Kindergarten Parent Says 25 Minute Walk to School is Too Dangerous
But school officials insist route is safe
ANCHORAGE - Walking to and from school is part of growing up for some kids, but one Anchorage mom said the risks are too high to allow her 5-year-old son – Ricky – to walk by himself.
"I actually have the paperwork where there are 59 sex offenders between the school, and our house, and De Armoun and O’Malley,” said LauraAnn Van Tassel, whose son goes to Rabbit Creek Elementary.
LauraAnn Van Tassel is also worried about the bridge that her son uses to cross over the Seward Highway. She said it’s old and dangerous.
“I'm afraid in the winter time if it were to rain and freeze over... if he was to slip and fall and hit his head,” said LauraAnn Van Tassel.
In Anchorage, buses are provided for students who live at least 1.5 miles from their neighborhood school or for those who must cross an unsafe roadway, designated as “hazardous” by the Anchorage School District.
Ricky Van Tassel, a kindergartener, doesn't qualify to take the school bus from Rabbit Creek Elementary because the family lives within 1.5 miles of the school.
“The neighborhood for Rabbit Creek Elementary that's designated walking, that's on the west side of the New Seward Highway, is a very pleasant neighborhood. It has very wide streets and it's well lit,” said Marty Elkins, Director of Transportation Services for the district.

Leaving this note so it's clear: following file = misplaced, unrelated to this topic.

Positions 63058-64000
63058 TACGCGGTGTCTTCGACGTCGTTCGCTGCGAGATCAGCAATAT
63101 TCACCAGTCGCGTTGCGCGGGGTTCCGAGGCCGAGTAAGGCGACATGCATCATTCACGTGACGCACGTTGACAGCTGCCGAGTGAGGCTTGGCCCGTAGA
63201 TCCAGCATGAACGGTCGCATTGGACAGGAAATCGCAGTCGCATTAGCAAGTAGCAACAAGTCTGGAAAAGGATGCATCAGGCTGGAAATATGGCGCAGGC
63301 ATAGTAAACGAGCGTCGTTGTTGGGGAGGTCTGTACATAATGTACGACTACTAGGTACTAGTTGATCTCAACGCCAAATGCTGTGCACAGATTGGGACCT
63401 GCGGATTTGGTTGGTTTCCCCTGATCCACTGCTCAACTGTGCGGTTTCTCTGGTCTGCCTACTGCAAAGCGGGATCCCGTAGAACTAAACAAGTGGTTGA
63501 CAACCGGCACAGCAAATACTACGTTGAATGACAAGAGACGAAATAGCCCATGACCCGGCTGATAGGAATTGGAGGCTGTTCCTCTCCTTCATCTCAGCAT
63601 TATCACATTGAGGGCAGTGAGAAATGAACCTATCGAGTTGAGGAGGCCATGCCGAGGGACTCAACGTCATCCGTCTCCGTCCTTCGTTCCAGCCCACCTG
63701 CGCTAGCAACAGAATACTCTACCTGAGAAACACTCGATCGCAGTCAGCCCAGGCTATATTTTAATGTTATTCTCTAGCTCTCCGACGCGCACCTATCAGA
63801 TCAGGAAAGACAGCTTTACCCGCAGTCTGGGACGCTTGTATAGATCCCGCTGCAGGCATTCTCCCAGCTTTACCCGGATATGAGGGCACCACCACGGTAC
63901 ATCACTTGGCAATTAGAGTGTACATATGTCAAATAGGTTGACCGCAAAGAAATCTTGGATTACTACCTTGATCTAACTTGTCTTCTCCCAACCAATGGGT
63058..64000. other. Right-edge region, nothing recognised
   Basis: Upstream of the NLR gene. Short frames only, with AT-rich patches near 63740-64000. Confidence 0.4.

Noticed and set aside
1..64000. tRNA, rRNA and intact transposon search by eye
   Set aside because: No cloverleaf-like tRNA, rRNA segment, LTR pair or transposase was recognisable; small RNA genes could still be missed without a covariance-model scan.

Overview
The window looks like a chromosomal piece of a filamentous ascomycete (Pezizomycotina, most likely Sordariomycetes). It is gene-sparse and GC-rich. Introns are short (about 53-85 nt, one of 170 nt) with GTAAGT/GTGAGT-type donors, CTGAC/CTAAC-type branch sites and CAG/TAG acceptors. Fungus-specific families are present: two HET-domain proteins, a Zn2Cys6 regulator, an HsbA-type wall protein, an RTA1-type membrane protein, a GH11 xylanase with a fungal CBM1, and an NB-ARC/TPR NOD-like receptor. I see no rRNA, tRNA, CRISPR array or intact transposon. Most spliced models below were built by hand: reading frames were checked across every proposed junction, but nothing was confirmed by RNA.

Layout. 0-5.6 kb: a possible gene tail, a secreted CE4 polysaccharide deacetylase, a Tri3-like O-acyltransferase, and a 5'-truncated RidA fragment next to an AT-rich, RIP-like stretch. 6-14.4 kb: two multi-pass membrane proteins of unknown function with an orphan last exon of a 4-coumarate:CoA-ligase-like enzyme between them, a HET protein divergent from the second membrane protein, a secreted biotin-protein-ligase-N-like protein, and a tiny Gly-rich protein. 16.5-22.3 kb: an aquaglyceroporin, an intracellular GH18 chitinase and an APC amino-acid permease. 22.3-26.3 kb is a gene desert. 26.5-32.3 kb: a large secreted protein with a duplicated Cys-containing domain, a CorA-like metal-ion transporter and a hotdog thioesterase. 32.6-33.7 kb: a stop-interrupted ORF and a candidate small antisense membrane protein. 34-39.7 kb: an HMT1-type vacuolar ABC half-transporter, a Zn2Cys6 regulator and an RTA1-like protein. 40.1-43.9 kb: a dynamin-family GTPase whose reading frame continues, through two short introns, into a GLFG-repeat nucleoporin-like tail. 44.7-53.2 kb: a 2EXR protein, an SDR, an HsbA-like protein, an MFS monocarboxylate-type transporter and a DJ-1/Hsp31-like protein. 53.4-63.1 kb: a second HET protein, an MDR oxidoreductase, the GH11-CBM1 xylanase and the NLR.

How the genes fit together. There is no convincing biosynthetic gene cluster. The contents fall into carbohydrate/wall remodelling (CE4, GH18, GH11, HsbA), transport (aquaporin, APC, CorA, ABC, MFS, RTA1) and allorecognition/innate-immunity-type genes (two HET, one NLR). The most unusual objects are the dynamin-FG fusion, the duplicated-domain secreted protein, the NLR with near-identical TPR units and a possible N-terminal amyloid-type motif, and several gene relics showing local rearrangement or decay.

Elkins, and other officials have walked the paths and streets Ricky takes.
“Three of us recently reviewed the area and found it to be one of the nicest walking areas in the city.”
But Van Tassel said too much can go wrong during the 25-minute journey.
“If we were to run into moose or bear we wouldn't be able to get out of this area. We are pretty much trapped,” said Van Tassel, pointing to a fence that separates the path from the Seward Highway.
Van Tassel is waiting to hear from the school district as to whether Ricky can catch a bus from the Old Seward Highway.
"And if they think it's treacherous for him to be on the side of the highway there's Dare [Ave] where they could stop right before the apartment or Hamilton [Drive] where they could also make a stop,” Elkins said.
Van Tassel's concerns about Ricky’s route to school are being considered by the Anchorage School District's Hazardous Transportation Committee -- which does not take into account animal threats or criminal activity.
The ASD said parents who have those concerns are advised to organize walking groups and take turns walking kids to school.